Amid rising gasoline prices, group pushes ethanol benefits

Grain-based fuel seen as savior by some, impractical by others

March 05, 2000|By Anne Haddad | Anne Haddad,SUN STAFF

The price of gasoline is at a nine-year high. The price of corn is nearing a 30-year low.

Maybe, just maybe, the combination will build demand for ethanol, the alternative fuel derived from corn and other grains -- a fuel the Maryland Grain Farmers Association is about to market more aggressively.

The association has decided to spend $30,000 to add ethanol pumps to at least four fuel stations in the region as part of an alternative fuels program supported by the U.S. Energy Department.

The pumps will be the first in the state offering the fuel mix called E-85 -- a blend of 85 percent ethanol and 15 percent gasoline, which about 1 percent of the vehicles on American roads are equipped to use.

"We can sell a gallon of E-85 for 15 to 20 cents cheaper than a gallon of gasoline," said Phil Lampert, project coordinator for the National Ethanol Vehicle Coalition, an organization supported by grain farmers and farm belt governors.

Ethanol's price advantage grows as gasoline prices rise but could disappear if grain prices rise, too -- as would happen if ethanol consumption increased sharply.

"It's almost like religion in the Midwest," said an aide to Democratic Sen. Tom Daschle of South Dakota, the Senate minority leader.

Part of ethanol's price advantage comes from federal subsidies and tax breaks.

A small number of elected officials, including Republican Sen. John McCain of Arizona, are criticizing the subsidies as corporate welfare for the fuel's manufacturers, led by Archer Daniels Midland Corp. of Illinois.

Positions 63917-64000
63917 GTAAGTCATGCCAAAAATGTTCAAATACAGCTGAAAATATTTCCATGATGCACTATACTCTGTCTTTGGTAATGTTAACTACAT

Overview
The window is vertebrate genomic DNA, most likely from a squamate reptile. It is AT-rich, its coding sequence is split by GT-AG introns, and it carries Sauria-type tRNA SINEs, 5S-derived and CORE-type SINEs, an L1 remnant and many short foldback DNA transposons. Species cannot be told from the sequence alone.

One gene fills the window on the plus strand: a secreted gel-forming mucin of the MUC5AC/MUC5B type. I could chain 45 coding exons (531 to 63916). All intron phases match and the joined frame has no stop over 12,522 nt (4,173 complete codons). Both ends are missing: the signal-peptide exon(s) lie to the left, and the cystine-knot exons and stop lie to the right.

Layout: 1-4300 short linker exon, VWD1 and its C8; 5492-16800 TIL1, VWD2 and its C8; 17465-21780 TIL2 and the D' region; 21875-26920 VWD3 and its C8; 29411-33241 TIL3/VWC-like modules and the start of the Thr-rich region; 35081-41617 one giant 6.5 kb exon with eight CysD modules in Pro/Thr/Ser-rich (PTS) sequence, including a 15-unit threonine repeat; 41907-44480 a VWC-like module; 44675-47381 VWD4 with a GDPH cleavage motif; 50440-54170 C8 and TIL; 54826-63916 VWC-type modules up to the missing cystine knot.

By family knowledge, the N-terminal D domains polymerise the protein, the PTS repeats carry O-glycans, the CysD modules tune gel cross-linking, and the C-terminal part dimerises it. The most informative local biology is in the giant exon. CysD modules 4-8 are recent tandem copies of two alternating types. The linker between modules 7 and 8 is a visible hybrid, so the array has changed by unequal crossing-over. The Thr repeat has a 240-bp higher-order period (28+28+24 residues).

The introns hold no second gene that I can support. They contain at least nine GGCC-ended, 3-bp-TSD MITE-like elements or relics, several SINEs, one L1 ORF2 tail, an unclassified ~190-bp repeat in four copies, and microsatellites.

Congress has extended a 5.4 cent-a-gallon tax exemption on ethanol-based fuels through 2007.

Only 150 stations in the United States sell E-85, and experts say that virtually all the vehicles capable of using it are consuming gasoline for lack of ethanol pumps.

The Maryland Grain Farmers Association hopes to remedy that by placing pumps near federal offices, which are under a congressional mandate to expand fleets of vehicles capable of using ethanol as well as gasoline.

One pump is earmarked for a Shell station at the end of Harry S. Truman Parkway in Annapolis, near a U.S. Postal Service office expected to have 80 Ford Explorers capable of burning ethanol. A second will be in the Gaithersburg area, to serve 300 postal vehicles and, eventually, vehicles belonging to the Montgomery County government.

Lynne Hoot, executive director of the Maryland Grain Producers Association, said another pump would open on the grounds of the Pentagon, in northern Virginia. Others could be placed in Gaithersburg, Fort Meade and the University of Maryland, College Park.

Ethanol is an alcohol made from fermented corn -- or other plants high in sugar and cellulose. An ethanol refinery under construction in Louisiana is intended to make ethanol from sugar cane waste. A refinery planned for California's Sacramento Valley would produce ethanol from rice hulls and straw.

Unlike gasoline, sent to distributors by pipeline, ethanol is transported by truck or rail and mixed with gasoline by distributors. And cars capable of using both E-85 and gasoline get 10 percent to 15 percent fewer miles per gallon with the ethanol-based fuel.

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